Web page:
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Sudan Group Criticizes Obama on Human Rights Day

Ms. Superduper
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United States
12/10/2013 03:51 PM

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Sudan Group Criticizes Obama on Human Rights Day
One human rights group criticized President Obama Tuesday for not doing enough to combat human rights abuses in Sudan.

President Obama is in South Africa honoring human rights champion Nelson Mandela today, but back in Washington, a leading Sudan advocacy group is criticizing Obama’s record on protecting Africans in danger.

“In 2007, Mr. Obama said that genocide is ‘a stain on our souls’ and promised, ‘As president of the United States I don’t intend to abandon people or turn a blind eye to slaughter.’ Yet, according to Act for Sudan in the fifth year of his Presidency, he continues to oversee a disastrous approach to the ongoing genocide in Sudan,” the group will say in a Tuesday press release, timed to coincide with the annual celebration of Human Rights Day. “This approach has failed to prevent the tragic loss of countless civilian lives and the mass displacement and starvation of countless more innocent people. According to the national alliance, President Obama should develop a new pro-democracy and civilian protection-oriented policy on Sudan.”

Two years after South Sudan declared its independence on July 9, 2011, the region is still turbulent. Violence in both Sudan and South Sudan is raging, particularly in the regions of Jonglei, Darfur, South Kordofan, and Blue Nile. Over 100,000 people have been driven from their homes so far this year in Jonglei alone.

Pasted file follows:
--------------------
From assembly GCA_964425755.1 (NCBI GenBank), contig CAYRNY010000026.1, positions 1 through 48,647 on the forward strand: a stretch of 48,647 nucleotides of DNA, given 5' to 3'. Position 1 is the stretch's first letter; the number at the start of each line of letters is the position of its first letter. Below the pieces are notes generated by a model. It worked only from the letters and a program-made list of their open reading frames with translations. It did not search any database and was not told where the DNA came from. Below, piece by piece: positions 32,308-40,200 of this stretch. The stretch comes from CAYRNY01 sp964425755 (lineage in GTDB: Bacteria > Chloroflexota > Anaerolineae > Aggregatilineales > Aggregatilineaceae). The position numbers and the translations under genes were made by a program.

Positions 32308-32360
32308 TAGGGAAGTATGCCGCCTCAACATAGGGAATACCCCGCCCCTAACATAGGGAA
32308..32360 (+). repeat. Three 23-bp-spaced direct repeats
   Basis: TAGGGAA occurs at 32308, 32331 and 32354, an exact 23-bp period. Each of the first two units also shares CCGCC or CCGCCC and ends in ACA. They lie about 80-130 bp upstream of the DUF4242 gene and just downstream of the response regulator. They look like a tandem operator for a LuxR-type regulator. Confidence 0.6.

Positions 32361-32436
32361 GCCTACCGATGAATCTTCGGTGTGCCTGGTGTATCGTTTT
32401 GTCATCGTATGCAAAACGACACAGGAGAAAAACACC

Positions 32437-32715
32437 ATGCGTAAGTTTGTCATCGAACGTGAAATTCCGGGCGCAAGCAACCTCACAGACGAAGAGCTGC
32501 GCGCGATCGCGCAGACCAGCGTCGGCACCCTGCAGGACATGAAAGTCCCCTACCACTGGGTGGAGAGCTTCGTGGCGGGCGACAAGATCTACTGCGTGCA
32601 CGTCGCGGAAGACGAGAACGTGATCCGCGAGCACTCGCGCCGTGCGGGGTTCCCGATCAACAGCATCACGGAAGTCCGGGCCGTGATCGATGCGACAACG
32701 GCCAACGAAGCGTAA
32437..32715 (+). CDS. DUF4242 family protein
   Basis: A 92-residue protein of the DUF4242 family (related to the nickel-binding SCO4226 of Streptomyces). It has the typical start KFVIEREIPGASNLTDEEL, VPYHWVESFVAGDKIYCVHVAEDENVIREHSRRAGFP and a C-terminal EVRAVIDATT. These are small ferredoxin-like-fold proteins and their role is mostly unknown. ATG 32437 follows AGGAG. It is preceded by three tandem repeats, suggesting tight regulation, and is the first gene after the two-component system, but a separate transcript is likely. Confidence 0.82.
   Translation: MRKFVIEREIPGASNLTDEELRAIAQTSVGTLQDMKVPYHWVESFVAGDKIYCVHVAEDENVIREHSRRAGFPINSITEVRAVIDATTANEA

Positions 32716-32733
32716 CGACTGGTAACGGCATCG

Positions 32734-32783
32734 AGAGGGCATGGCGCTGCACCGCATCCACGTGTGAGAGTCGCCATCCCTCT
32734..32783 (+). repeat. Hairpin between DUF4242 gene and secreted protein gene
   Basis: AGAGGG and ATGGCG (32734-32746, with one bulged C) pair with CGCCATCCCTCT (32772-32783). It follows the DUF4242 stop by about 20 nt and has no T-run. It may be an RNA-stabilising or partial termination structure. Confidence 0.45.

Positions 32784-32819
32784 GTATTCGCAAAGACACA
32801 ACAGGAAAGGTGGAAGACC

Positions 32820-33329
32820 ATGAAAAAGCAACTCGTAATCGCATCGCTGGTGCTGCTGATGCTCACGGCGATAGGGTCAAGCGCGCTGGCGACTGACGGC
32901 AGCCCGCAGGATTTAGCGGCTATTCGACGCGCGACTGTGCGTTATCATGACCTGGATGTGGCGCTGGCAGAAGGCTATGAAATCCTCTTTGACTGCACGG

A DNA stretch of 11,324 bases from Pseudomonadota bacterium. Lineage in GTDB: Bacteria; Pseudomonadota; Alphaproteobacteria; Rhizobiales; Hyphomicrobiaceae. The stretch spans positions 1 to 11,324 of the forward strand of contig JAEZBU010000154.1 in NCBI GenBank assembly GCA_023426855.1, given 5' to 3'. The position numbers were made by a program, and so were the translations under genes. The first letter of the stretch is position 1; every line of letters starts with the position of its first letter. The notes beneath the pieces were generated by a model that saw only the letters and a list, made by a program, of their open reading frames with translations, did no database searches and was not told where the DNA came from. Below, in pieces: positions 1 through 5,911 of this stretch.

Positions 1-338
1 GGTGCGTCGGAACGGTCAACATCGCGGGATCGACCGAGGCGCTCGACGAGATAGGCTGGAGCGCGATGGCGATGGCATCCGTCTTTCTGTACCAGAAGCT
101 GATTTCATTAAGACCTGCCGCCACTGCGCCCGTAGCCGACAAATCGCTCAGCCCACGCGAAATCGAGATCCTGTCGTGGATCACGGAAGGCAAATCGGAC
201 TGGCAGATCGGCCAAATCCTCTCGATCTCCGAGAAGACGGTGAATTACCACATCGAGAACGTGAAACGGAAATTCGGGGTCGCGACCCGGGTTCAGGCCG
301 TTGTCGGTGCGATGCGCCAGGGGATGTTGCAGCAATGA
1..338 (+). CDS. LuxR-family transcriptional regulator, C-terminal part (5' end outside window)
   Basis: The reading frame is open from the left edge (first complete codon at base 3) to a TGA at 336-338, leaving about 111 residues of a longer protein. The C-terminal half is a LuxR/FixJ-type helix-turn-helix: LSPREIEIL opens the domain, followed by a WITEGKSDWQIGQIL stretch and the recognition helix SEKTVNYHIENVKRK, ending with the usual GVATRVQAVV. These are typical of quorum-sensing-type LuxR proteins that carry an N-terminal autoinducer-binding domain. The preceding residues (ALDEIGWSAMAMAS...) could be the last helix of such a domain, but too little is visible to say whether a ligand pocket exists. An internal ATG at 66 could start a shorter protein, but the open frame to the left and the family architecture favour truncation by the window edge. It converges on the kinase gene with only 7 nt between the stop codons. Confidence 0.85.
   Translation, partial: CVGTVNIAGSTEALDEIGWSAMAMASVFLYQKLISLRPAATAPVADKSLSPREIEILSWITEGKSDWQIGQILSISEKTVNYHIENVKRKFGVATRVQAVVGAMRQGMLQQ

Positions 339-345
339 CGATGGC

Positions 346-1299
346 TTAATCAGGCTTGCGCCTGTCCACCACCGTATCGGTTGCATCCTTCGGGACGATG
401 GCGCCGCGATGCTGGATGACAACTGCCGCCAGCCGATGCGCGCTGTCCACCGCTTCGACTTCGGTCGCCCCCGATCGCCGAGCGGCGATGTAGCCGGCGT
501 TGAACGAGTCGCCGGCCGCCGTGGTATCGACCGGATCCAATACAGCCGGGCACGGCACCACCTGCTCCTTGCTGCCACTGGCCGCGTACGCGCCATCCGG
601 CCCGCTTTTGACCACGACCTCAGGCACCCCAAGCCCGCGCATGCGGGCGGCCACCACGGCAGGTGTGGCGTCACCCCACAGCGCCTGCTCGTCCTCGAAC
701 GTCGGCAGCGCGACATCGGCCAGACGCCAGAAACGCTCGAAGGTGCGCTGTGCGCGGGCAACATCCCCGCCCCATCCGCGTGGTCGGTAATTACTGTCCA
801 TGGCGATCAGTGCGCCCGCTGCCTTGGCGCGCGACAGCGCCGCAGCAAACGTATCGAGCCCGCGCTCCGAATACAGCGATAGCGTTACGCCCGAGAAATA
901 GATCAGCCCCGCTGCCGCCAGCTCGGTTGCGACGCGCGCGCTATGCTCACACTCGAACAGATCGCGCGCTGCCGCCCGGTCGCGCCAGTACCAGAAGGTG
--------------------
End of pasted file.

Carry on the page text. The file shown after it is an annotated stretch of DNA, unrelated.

Sudan advocacy groups have viewed Obama’s Sudan policy as too conciliatory to the regime of Omar al Bashir, who has been indicted for war crimes by the International Criminal Court. Despite appointing several Special Envoys for Sudan and South Sudan both before and after the 2011 separation of the two countries, these groups believe that Obama administration has failed to properly address the ongoing violence and atrocities perpetrated by the Sudanese regime.

“Over the years, Sudan’s President Bashir and the ruling National Congress Party (NCP) have learned that there are few or no real consequences for their actions, that there are no consequences for breaking commitments, and no action beyond condemnation in response to continuing and expanding mass atrocities and genocide,” Act for Sudan states in its official policy statement.

[link to www.thedailybeast.com]

Last Edited by Ms. Superduper on 12/10/2013 03:51 PM
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